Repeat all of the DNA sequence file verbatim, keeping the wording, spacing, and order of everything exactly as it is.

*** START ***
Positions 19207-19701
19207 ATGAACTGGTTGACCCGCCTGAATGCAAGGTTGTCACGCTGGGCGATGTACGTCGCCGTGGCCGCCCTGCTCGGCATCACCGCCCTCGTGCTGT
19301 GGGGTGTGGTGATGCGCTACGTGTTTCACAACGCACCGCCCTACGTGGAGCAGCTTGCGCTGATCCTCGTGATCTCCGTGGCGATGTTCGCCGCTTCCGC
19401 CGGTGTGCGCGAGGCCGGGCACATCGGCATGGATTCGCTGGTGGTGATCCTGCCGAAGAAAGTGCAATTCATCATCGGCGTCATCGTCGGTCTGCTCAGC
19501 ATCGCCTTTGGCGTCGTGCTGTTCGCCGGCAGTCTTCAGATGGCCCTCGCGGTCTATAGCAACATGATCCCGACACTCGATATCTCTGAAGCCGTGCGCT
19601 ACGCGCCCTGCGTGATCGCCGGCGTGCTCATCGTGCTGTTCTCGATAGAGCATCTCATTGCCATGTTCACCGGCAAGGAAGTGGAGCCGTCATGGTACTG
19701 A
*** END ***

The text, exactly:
Positions 19207-19701
19207 ATGAACTGGTTGACCCGCCTGAATGCAAGGTTGTCACGCTGGGCGATGTACGTCGCCGTGGCCGCCCTGCTCGGCATCACCGCCCTCGTGCTGT
19301 GGGGTGTGGTGATGCGCTACGTGTTTCACAACGCACCGCCCTACGTGGAGCAGCTTGCGCTGATCCTCGTGATCTCCGTGGCGATGTTCGCCGCTTCCGC
19401 CGGTGTGCGCGAGGCCGGGCACATCGGCATGGATTCGCTGGTGGTGATCCTGCCGAAGAAAGTGCAATTCATCATCGGCGTCATCGTCGGTCTGCTCAGC
19501 ATCGCCTTTGGCGTCGTGCTGTTCGCCGGCAGTCTTCAGATGGCCCTCGCGGTCTATAGCAACATGATCCCGACACTCGATATCTCTGAAGCCGTGCGCT
19601 ACGCGCCCTGCGTGATCGCCGGCGTGCTCATCGTGCTGTTCTCGATAGAGCATCTCATTGCCATGTTCACCGGCAAGGAAGTGGAGCCGTCATGGTACTG
19701 A